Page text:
Apple, Amazon and Starbucks are now on high alert: Europe, unlike more plodding U.S. tax authorities, is swiftly moving to blast heavyweight corporations for playing shell games to skirt taxes on billions in profits.
In the past several weeks alone, the European Commission accused Apple of manipulating the company’s tax rate, and it called out Amazon for using royalty payments to avoid taxation in Luxembourg. The crackdown is putting pressure on low-tax European countries like Ireland — which has attracted big name companies with tax benefits — to tighten the rules.
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“The EU has sort of just woken up to the fact that within its midst are a bunch of countries whose existences depend on luring” companies away from each other with sweet tax deals, said David Rosenbloom, director of the international tax program at New York University.
The European investigations are just the start of a process that could allow the European Union to demand the U.S. companies repay tax revenue that qualifies as illegal state aid. But the cases are almost without precedent and it is unclear how long the probes will take or how likely it is that the EU will try to collect damages. The U.S. companies in the spotlight have long defended their tax practices in the United States and abroad.
The new, more aggressive stance is in sharp contrast to American tax authorities’ seeming glacial pace of policing corporate plays, which can drain billions out of U.S. coffers.
A beleaguered IRS and U.S. tax law are outmatched by a more streamlined EU system and greater public outrage over corporate tax maneuvering in Europe. The IRS has in fact been taking some of the same U.S. corporations to task for the same tax tricks for years, but the cases are moving slowly in a court most Americans have never heard of, and with limited success.
The overseas moves come amid an international effort coordinated by the Paris-based Organisation for Economic Co-Operation and Development — a group of rich nations tasked by G-20 nations with drawing up a plan to revamp corporate tax rules, expected next year.
While any changes will have to be implemented on a country-by-country basis, the project is pushing nations to take pre-emptive actions. Earlier this week, Ireland said it would ditch a controversial tax structure known as the “double Irish” — used by Google, Facebook and others — under growing international pressure.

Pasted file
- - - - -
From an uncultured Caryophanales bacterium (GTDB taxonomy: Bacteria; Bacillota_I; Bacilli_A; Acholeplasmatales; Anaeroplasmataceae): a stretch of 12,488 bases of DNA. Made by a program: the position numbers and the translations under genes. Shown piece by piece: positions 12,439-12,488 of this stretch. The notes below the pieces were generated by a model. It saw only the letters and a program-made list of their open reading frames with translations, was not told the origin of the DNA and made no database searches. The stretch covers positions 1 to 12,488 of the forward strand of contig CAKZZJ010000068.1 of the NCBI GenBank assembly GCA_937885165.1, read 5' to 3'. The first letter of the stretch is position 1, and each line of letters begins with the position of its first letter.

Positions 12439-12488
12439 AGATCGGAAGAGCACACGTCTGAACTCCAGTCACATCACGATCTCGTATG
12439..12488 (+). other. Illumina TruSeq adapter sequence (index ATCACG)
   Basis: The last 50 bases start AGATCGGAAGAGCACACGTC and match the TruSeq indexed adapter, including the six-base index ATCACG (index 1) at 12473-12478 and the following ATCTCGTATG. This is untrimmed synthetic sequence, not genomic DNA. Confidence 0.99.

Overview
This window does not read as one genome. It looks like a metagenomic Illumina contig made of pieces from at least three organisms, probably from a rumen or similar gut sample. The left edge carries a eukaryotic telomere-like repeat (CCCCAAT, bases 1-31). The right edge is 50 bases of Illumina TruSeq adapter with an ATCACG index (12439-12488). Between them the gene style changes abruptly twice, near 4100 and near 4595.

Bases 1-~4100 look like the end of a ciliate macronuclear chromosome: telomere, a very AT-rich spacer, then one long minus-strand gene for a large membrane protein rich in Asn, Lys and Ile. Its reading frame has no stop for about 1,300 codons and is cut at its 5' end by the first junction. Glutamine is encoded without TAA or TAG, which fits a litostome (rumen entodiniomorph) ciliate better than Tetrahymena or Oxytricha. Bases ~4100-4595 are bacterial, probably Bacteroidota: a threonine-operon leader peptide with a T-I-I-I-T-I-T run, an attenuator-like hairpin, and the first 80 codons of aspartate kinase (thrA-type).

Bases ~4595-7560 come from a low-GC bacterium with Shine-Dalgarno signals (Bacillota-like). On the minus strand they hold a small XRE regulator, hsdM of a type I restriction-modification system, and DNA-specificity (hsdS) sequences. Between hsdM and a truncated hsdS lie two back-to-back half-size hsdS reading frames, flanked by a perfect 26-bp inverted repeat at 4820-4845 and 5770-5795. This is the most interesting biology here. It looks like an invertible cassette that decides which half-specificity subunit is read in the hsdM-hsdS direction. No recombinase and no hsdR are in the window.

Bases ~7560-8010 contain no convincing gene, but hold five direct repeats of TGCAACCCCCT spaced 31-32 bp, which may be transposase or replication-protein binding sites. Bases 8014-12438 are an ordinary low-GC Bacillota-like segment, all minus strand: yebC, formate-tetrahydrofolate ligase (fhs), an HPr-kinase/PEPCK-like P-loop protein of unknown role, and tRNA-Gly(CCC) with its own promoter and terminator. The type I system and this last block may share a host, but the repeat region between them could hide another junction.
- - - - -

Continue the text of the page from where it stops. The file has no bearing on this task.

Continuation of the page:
Policymakers and the public outside the United States may be reacting more strongly to reports of convoluted corporate tax schemes because European countries came back from the recession at a slower rate than in the United States. Earlier this month, the IMF cut its forecast from Europe’s growth to a dismal 0.8 percent.
“If you look at the European economy, it is not doing well and people see large companies doing very well,” said Sang Kim, a DLA Piper tax lawyer in Silicon Valley. But, at the same time, he noted there is “a perception that companies are doing things they are not supposed to be doing.”
Frustration also has been mounting in the wealthier, higher-tax EU nations that have been forced to bail out their smaller neighbors.
“There are some tensions within the EU, where you have countries like Germany that are relatively high tax that don’t appreciate the countries like Ireland operating with a 12.5 percent corporate tax rate,” said Ryan Dudley, practice leader for international tax at accounting and advisory firm Friedman LLP.
European regulators were given ammunition to build on from a U.S. Senate investigation into tax havens. Sen. Carl Levin (D-Mich.) has used his oversight panel to lambaste Apple CEO Tim Cook, among other execs, and released a mountain of documents suggesting companies play fast and loose with tax laws, including in Europe.
This article was first published on politico.com on 16/10/14.